The fifth IHP+ monitoring round has tracked seven effective development cooperation practices in the health sector using indicators for both IHP+ governments and for IHP+ Development Partners. This broadly mapped onto the Seven Behaviours, a focus of IHP+ since 2013 (see below). 

Data collection included both quantitative and qualitative information. In addition to government and development partners, the qualitative survey also included civil society and private sector.

Thirty countries signed up for the 2016 monitoring round, a 30% increase from the fourth round. Results are being discussed at country-level multi-stakeholder meetings and once this has taken place, findings will be published on a country-by-country basis. More information about development partner performance will come later.

Main findings of the 2016 monitoring round will feed into the IHP+ Global Monitoring Report, together with other work streams such as the ongoing performance review of development partners.

You can follow the links to country pages as results arrive here. Each country page has (or will have) a report, a scorecard of results, a powerpoint presentation with key findings and a short story about the multi-stakeholder event. Results are currently available for AfghanistanBenin, Cape VerdeChadComoros, Cote D'Ivoire, Democratic Republic of Congo (DRC)Ethiopia, Gambia, GuineaGuinea-Bissau, Madagascar, MauritaniaPakistanTogo and Vietnam. More will follow soon.

Documentation is in the language of the country, but will be available in both English and French shortly. 

1. Afghanistan

12. Gambia

23. Sengal

2. Benin

13. Guinea

24. Sierra Leone

3. Burkina Faso

14. Guinea-Bissau 

25. Sudan

4. Cabo Verde

15. Liberia

26. Tchad

5. Cambodia

16. Madagascar

27. Togo

6. Cameroon

17. Mali

28. Uganda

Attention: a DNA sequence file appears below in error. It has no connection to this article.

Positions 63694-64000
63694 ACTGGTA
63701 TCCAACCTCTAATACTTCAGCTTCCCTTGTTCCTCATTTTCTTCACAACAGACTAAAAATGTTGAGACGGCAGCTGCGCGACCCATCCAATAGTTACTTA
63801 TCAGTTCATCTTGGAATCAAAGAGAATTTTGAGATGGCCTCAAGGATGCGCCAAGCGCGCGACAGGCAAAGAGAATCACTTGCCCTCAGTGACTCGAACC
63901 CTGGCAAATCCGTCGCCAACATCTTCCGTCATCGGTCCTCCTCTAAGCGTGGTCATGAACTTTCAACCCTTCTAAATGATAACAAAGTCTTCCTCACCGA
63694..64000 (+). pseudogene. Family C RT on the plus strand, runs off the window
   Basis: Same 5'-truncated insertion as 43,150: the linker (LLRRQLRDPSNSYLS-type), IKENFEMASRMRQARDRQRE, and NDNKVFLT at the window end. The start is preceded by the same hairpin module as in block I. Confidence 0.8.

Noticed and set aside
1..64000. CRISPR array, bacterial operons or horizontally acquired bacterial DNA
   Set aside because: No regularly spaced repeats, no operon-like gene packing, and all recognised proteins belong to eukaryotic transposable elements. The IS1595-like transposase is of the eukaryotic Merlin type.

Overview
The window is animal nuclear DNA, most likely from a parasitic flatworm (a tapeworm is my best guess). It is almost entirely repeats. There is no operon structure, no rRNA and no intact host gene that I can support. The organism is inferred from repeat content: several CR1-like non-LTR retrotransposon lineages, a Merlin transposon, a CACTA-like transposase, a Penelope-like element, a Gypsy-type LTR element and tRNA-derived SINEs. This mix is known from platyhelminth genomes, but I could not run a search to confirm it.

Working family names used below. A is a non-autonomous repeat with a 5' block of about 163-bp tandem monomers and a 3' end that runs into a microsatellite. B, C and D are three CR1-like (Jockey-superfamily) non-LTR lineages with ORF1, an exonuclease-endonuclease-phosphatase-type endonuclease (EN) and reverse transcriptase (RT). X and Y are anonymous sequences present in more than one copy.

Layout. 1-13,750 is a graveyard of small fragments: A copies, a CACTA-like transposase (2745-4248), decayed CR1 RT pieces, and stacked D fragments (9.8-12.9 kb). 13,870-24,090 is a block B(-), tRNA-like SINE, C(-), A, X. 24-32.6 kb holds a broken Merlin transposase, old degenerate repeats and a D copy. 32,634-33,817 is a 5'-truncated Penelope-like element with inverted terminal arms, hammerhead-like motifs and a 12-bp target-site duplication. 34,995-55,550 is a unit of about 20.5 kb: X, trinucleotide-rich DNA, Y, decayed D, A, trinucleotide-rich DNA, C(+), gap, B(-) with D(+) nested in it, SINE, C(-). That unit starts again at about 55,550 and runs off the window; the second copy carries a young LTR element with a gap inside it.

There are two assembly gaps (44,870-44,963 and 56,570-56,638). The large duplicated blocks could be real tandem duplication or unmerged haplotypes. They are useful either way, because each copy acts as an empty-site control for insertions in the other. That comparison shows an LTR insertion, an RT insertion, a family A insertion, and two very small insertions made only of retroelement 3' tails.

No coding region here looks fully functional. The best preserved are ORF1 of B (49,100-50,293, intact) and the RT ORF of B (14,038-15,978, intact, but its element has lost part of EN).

7. Comoros

18. Mauritania

29. Vietnam

8. Cote d’Ivoire

19. Mozambique

30. Zambia

9. DRC

20. Myanmar


10. El Salvador

21. Nigeria


11. Ethiopia

22. Pakistan


Effective development cooperation practices in the health sector

  1. A strong single national health strategy is supported by both government and development partners; they agree on priorities reflected in the national health strategy, and underpinning sub-sector strategies, through a process of inclusive development and joint assessment, and a reduction in separate exercises.
  2. Resource inputs are recorded on the national health budget and in line with national priorities, with predictability of government and development partner funding.
  3. Financial management systems are harmonized and aligned; requisite capacity building done or underway, and country systems strengthened and used.
  4. Procurement/supply systems are harmonized and aligned, parallel systems phased out, country systems strengthened and used with a focus on best value for money. National ownership can include benefiting from global procurement.
  5. Joint monitoring of process and results is based on one information and accountability platform; joint processes for mutual accountability on EDC are in place, such as Joint Annual Reviews or compact reviews.
  6. Technical support is strategically planned and provided in a well-coordinated manner; opportunities for systematic learning between countries are developed and supported by agencies through south-south and triangular cooperation.
  7. Civil society operates within an environment which maximizes its engagement in and contribution to health sector development.
  8. The private sector is engaged within an environment which maximises its engagement in and contribution to health sector development.